It was 1985 and I was too young to realize that the lead singer of Queen was gay. I guess at some level, I knew his energy was different than other lead singers I had crushed on, but the possibility that a gay man would front a loud and bawdy rock n’ roll band had not entered my realm of reality yet, and as time would tell, neither had it entered the minds of many in mainstream America.
I was not naíve when it came to the gay scene, especially as it related to music. I had several friends who I attended concerts and gay clubs with frequently, but the gay performers we saw did not have the boldness and masculinity of Freddie. The likes of Morrissey, Erasure, and Simply Red shaped my reality of what gay musicians should act like and this misperception followed me longer than I’d care to admit.
The video Bohemian Rhapsody was playing on MTV (yes, it was a hit before the movie Wayne’s World) and I was watching it with one of my first boyfriends one winter afternoon. Following the video, an image of Tipper Gore appeared. Kurt Loder, the MTV news reporter told us that she, along with the U.S. government, was promoting the adoption of a mandatory system for all record labels, similar to a movie ratings system, to be used for song lyrics. My boyfriend, who was a few years older and much more conservative than I was even at the tender age of 16, took her side on this topic much to my surprise at the time. My mother, who was also in the room, sided with Tipper Gore as well.
I had not yet mastered the art of debate or anything close to it, so my argument for First Amendment rights was translated through my Valley-Girl-from-Ohio-dialect into something resembling “I hate her. She’s soooo stupid. Like what does she know about good song lyrics? She probably listens to Barry Manilow.” My mother and boyfriend shamed me for not understanding the benefit that a ratings system would bring to the youth of the 80s while I grew hotter and more frustrated. Years later, as I look back at this incident, I wonder how and why I formed my opinions and how happy I am that I held onto them despite the opinions of those closest to me while growing up.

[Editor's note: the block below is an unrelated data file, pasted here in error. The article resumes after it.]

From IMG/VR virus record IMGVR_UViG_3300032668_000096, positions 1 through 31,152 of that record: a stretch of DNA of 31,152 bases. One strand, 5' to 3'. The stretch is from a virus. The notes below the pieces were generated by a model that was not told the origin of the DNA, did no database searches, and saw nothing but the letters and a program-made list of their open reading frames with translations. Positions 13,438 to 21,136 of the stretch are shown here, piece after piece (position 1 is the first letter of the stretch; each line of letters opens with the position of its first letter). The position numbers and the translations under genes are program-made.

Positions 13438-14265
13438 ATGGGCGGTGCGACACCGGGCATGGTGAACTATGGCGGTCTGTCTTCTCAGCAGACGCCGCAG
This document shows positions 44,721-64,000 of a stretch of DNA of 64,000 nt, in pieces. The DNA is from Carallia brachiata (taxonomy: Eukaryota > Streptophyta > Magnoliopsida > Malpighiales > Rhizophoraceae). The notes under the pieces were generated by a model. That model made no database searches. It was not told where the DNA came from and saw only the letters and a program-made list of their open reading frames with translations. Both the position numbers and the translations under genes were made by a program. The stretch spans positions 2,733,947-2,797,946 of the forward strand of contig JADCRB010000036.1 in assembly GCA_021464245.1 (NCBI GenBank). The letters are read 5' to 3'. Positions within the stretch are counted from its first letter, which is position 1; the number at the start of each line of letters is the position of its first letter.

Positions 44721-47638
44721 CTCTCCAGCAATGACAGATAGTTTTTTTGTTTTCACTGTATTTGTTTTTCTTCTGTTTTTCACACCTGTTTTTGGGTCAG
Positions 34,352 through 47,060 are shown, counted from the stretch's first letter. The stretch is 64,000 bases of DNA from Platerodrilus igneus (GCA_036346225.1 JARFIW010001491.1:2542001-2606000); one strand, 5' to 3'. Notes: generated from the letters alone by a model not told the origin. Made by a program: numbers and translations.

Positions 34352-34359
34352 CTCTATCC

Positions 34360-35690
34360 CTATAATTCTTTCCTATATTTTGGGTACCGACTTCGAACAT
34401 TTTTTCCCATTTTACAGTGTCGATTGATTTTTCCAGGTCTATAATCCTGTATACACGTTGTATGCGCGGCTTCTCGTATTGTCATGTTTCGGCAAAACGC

At the time of this argument, I was falling in love with techno and rock music and anything else that alleviated my boredom with a vanilla-flavored upbringing in small town Ohio. Not only did the music and dancing at gay clubs draw me in, but so did the boys. I reveled in the fact that I could hang out boys who liked big hair and makeup as much as I did. Not having any brothers growing up, I knew nothing about boys and this was the safest way I learned what they think about, what they talk about and what they were like, without having the confusing dynamics of teenage sex drives overshadowing me.
A few short years prior to my introduction to the club scene, I had received the soundtrack to the Muppet Movie and the Rolling Stone’s Tattoo You from my parents for my birthday. Upon opening my locker door for my parents during my high schools parents’ open house evening, a hooved foot in a high heel shoe proudly revealed itself to my mother, who couldn’t hide her shock in front of my Biology teacher. It was a clear indicator that my musical tastes had grown up, leaving the world of Muppets far behind. The look on my mother’s face was forever impressed in my memory as I was just beginning to find my grounding in the coveted art of teenage rebellion.
One day, while combing through my much anticipated monthly issue of Rolling Stone, I came across David Black’s The Plague Years. Although we never spoke about it, I’m quite certain that not only me, but my friends as well, read that article many times over in the quiet solitude of our innocent teenager bedrooms, not sure what to make of it. The darkened shrouded human figure with its buttocks scrawled on (shown below) is still burned into my memory as a symbol for the “gay plague” as it was dubbed by the media at the time.
Misconceptions and rumors ran rampant during this time and my friends and I even believed that sipping from the same glass as someone with AIDS would result in catching the disease. We were very careful to hold on to our drinks at the clubs and not accidentally pick up someone else’s.
I was prompted to write this post, a deviation from my typical environmentally related theme by recently watching the movie The Dallas Buyers Club. The character portrayed contracted AIDS in 1985, the year Tipper Gore was pushing lyric censorship through government control. A year when men and women were contracting a death-sentencing disease because the FDA refused to allow drug distribution to them. A year when many Americans, including our leaders, were more concerned about keeping children safe from hearing vulgar language and topics than they were about the deaths of many, mostly because AIDS was still considered to be a “gay disease”. A year when Freddie Mercury, couldn’t publicize his homosexuality for fear of being ostracized by his mainstream fans.
Although my fondness for the 80s will always be a part of me, this is one part that I’d like to rewind and get a “do-over” for. I wish I had the knowledge I have today and perhaps, instead of arguing about a censorship campaign against vulgar lyrics in songs (which I have to admit seems petty and inconsequential as Cee Lo Green’s “Fuck You” song gets overplayed on the radio), I would have chosen to argue instead about why we didn’t know Freddie Mercury was gay until he was dead. A much stronger argument for self-expression, indeed.